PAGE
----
Wednesday, Oct. 29, Argonne National Laboratory, Building 900 Room J01, Talk 1:30-2:30.
Electricity Market Design: An Agent-Based Computational Approach
Agent-based computational economics (ACE) is the computational study of economies modeled as evolving systems of autonomous interacting agents with learning capabilities. This presentation will discuss the potential usefulness of ACE for electricity market design. Two applications will be discussed. The first application focuses on a short-run wholesale electricity market modeled as a double auction. The key issue addressed is the sensitivity of market performance to changes in market structure when wholesale traders evolve their bid/ask pricing strategies over time. The second application (in progress) focuses on the Wholesale Power Market Platform proposed by the Federal Energy Regulatory Commission in April 2003 for common adoption by U.S. wholesale electricity markets. The key issue addressed is the ability of this market design to sustain fair, efficient, and orderly market outcomes when profit-seeking market participants are free to evolve their pricing strategies over time. Resources related to ACE electricity research (readings, software, and pointers to individuals, groups, and websites) can be accessed on-line at

October 22, 2003
Adrienne Fairhall, Princeton University
Neural computation, adaptation and information processing.
The fact that almost all neurons adapt implies that adaptation must be useful to the system in some way. Since the first observations of spiking neurons in the 20s, physiologists have speculated about the role of adaptation in neural information processing. Recent experiments formulate the issue more precisely: natural stimuli are drawn from a distribution that defines their context. Can we see evidence of adaptation to the stimulus context? In the fly visual system, we show that the motion sensitive neuron H1 uses an adaptive code that allows it to optimize its responses for maximal information transmission under conditions where the context of the stimulus changes constantly. The downside of such an adaptive code is the problem of ambiguity: in order to interpret the output appropriately, the system must also have information about the context. We show how this problem is resolved for H1 via a novel decoding strategy. Typical natural stimuli are characterized by long- tailed spatial and temporal distributions. We discuss potential mechanisms which may underlie adaptation on many timescales.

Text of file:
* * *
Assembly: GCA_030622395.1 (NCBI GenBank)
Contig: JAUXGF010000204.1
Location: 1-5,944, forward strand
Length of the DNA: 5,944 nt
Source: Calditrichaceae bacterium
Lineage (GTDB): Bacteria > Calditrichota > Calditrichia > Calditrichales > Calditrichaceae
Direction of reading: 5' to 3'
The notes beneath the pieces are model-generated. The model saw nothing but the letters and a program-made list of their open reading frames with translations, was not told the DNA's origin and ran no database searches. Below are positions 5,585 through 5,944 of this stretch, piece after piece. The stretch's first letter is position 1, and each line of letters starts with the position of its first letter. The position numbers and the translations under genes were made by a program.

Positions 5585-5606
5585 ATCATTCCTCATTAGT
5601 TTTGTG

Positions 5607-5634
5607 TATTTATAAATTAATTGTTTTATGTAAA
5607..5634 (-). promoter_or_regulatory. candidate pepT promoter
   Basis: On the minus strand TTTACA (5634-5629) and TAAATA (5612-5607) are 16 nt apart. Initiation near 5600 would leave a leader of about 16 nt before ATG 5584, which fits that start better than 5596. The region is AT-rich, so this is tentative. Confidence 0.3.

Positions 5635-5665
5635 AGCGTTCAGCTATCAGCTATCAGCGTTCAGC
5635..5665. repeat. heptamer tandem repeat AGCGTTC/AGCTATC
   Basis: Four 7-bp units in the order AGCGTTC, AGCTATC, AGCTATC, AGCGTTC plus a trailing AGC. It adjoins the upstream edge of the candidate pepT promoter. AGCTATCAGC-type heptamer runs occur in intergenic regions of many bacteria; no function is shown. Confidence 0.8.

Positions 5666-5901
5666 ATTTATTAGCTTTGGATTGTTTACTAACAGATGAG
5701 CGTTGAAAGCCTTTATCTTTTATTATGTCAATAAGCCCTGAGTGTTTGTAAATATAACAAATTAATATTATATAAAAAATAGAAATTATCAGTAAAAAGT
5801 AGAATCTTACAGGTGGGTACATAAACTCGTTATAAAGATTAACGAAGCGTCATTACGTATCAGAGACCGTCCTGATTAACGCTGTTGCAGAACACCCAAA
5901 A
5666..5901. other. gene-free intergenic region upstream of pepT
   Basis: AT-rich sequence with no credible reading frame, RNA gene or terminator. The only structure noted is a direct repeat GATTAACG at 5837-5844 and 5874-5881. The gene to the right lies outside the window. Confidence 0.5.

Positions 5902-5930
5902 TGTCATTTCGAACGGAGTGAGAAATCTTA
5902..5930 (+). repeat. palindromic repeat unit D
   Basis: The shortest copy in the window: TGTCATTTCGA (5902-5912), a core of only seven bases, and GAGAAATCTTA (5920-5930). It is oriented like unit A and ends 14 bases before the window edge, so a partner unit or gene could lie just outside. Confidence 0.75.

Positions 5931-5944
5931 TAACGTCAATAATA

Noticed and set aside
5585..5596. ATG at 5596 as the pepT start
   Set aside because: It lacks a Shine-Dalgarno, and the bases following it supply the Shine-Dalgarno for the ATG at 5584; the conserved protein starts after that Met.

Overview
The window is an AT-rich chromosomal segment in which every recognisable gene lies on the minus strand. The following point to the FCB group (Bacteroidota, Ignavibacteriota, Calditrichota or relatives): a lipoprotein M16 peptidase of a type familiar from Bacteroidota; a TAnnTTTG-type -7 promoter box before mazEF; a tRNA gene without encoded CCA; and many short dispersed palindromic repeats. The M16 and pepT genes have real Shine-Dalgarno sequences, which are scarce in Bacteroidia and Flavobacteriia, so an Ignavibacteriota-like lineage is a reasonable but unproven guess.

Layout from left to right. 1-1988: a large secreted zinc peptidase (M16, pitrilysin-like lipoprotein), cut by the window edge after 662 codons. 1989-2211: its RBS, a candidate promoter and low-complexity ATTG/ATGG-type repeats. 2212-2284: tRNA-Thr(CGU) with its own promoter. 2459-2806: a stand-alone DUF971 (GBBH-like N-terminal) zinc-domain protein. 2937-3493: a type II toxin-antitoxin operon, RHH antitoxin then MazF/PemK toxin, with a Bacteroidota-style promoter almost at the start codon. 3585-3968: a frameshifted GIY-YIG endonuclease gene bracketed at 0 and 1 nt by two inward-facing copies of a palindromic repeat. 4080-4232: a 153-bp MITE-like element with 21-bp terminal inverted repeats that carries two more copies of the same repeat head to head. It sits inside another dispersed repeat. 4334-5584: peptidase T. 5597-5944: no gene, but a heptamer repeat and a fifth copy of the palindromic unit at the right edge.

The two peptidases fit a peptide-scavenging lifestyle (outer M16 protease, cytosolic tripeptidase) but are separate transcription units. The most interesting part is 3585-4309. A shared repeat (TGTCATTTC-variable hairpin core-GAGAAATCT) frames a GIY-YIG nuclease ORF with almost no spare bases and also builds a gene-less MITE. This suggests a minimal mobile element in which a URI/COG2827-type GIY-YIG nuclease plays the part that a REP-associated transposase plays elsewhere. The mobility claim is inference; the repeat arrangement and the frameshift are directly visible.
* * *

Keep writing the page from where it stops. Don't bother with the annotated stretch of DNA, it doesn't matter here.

October 15, 2003
Bud Homsy, University of California, Santa Barbara

Novel Marangoni Flows